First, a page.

Faster and cleaner-cutting than a dado set, these accessories make tight-fitting tenons in no time.
Tool review: Tablesaw Tenoning Jigs

At first glance, a tablesaw tenoning jig looks intimidating with all those knobs and movable parts. Fact is, you'll use only a few of those parts for 99 percent of your work, and these simple accessories prove so easy to use, you'll wonder why you didn't get one sooner.

Popular sentiment among woodworkers suggests that all tenoning jigs are the same, so you should just buy the least expensive one you can find. We beg to differ. Half of the jigs in our test were pretty much interchangeable, but one stood clearly above the rest. And by the time you reach the end of this article, you'll know exactly which one to buy.

Using a dado set to cut tenons on a workpiece laid horizontally on the saw invariably leaves ridges and shallow grooves on the tenon cheeks that weaken the joint (unless you tediously sand or hand-plane them smooth). But a tablesaw tenoning jig secures the workpiece on its end to cut the cheeks with an ordinary saw blade [top photo], leaving them jointer-smooth.

Looking at the Tenoning Jig Anatomy photo, you'll see that each jig has two main functional areas: the work-holding area (components labeled in gray), and a workpiece-positioning area (parts marked in black) that controls the size of the tenon.

To use the jig, clamp the workpiece with one face against the support plate and one edge against the fence. Set the blade height to cut the length of the tenon. Next, loosen both the sliding-base lock and the microadjust lock, and move the sliding base to correctly position one face-cheek cut. Engage the microadjust lock to dial in the cut precisely. Now, secure the sliding-base lock and make the cut by pushing the jig and workpiece through the blade. Repeat the process for the opposite face cheek and the two edge cheeks. Make the shoulder cuts to remove the waste (using a miter gauge) either before or after you cut the cheeks.

The simple and repetitive process typically requires repositioning both the clamp and the sliding base when you switch from cutting face cheeks to cutting edge cheeks (unless your workpiece and tenons are square). So, let's start by rating the adjustments you'll make most frequently.

Tenoning Jig Anatomy

Workpiece clamping: Make it speedy and secure

Ideally, you want to center the threaded clamp rod--and the force--on the workpiece, so that means adjusting the arm fore and aft, and locking it in place. We like locks that require no tools to secure. Some models need a hexhead wrench (one more thing to keep track of) to operate the arm lock.

As for adjusting the clamp itself in and out to accommodate different workpiece widths, look for a clamp with a quick-release [photo] to speed adjustment. Instead, you might also consider one of the models with a speedy steel crank, because they keep one hand free for holding the workpiece.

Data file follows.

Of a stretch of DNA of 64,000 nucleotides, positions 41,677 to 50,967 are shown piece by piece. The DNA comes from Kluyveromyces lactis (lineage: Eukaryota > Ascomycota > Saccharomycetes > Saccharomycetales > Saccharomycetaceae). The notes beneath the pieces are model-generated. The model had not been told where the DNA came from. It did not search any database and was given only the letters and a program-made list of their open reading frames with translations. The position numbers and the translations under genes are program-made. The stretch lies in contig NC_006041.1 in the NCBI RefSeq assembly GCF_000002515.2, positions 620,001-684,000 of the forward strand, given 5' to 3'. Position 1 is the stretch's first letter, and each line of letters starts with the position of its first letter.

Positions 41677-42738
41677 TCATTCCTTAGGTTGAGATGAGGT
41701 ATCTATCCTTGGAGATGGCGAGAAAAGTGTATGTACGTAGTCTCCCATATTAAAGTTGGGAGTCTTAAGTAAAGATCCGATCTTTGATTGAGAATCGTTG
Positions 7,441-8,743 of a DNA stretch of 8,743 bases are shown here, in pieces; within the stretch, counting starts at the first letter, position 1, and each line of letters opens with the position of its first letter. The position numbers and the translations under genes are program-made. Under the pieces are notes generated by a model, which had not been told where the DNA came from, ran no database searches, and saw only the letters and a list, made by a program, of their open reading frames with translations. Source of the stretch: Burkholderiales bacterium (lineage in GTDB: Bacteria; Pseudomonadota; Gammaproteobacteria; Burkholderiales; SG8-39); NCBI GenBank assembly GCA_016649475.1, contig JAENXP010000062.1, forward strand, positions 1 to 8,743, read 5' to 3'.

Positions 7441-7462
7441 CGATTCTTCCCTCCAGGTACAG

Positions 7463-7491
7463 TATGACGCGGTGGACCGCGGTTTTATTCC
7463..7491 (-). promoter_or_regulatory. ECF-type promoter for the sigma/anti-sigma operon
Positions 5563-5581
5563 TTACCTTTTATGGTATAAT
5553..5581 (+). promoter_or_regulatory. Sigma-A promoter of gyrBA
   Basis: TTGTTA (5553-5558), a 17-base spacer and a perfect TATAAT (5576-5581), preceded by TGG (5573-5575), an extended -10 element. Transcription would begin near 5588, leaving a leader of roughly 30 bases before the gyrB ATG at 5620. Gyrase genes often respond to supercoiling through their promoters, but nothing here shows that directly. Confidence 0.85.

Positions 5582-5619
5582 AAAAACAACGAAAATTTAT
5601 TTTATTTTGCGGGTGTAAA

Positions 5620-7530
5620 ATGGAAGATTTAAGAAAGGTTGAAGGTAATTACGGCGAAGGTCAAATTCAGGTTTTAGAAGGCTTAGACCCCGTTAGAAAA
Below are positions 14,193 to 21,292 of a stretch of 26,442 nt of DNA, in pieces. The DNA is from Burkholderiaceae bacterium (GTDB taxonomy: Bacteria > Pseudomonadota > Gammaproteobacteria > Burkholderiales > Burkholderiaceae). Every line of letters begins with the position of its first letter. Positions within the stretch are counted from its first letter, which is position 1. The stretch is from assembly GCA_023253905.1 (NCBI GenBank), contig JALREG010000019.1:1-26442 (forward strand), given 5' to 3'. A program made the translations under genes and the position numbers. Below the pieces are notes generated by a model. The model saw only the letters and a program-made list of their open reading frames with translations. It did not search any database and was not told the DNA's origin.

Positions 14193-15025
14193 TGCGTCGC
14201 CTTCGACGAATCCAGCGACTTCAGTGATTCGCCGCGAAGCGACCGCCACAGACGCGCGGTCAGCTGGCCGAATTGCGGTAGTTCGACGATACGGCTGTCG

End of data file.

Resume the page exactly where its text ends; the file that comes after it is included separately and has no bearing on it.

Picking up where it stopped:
adjusting the clamp

All but two of the tested tenoning jigs use sleeve-type microadjust systems for moving the sliding base left and right to adjust the tenon size: The microadjuster threads into a sleeve that moves freely in the sliding base when the microadjust lock is loosened. That's your coarse adjustment. Securing the lock fixes the sleeve in the sliding base so that turning the microadjuster moves the base in a slow but controlled fashion. Overall, this style of lateral adjustment works fine, but requires locking and unlocking two closely spaced ratcheting lock levers (the sliding-base lock and microadjust lock).

So we prefer the models with more intuitive adjustments [photo]: You push and hold the quick release, slide the base, let go of the quick release, and dial in the precise alignment. One knob locks it down.

Lateral adjustments: Fine-tune your tenons

Other features that affect performance

  • You may only have to make the critical jigto-blade alignment when you first set up your jig, but we gave high marks to those that could be adjusted without taking apart the jig. (Most require removing the sliding base from the baseplate, or, at worst, the entire jig from the tablesaw.)
  • When pushing a workpiece through the blade, one vertical handle at both the front and rear of the jig gave us better control than one vertical and one horizontal handle.
  • The miter bars on most of the tested jigs have builtin adjustments to fit the bar to your saw's miter slot. On those without, you'll need to peen or file the bar to fit.

Delta's 34-184 stood tall above the rest of the jigs in this test with great features and precise performance, earning our Top Tool award. Jet's JTG-10Q also scored well, sporting the best of the sleeve-type microadjusters, a rock-solid clamp, and a price tag the same as the Delta. In the under-$100 price tier, the jigs are so similar in function and performance that we'd go with the bottom-dollar Grizzly, making it our Top Value.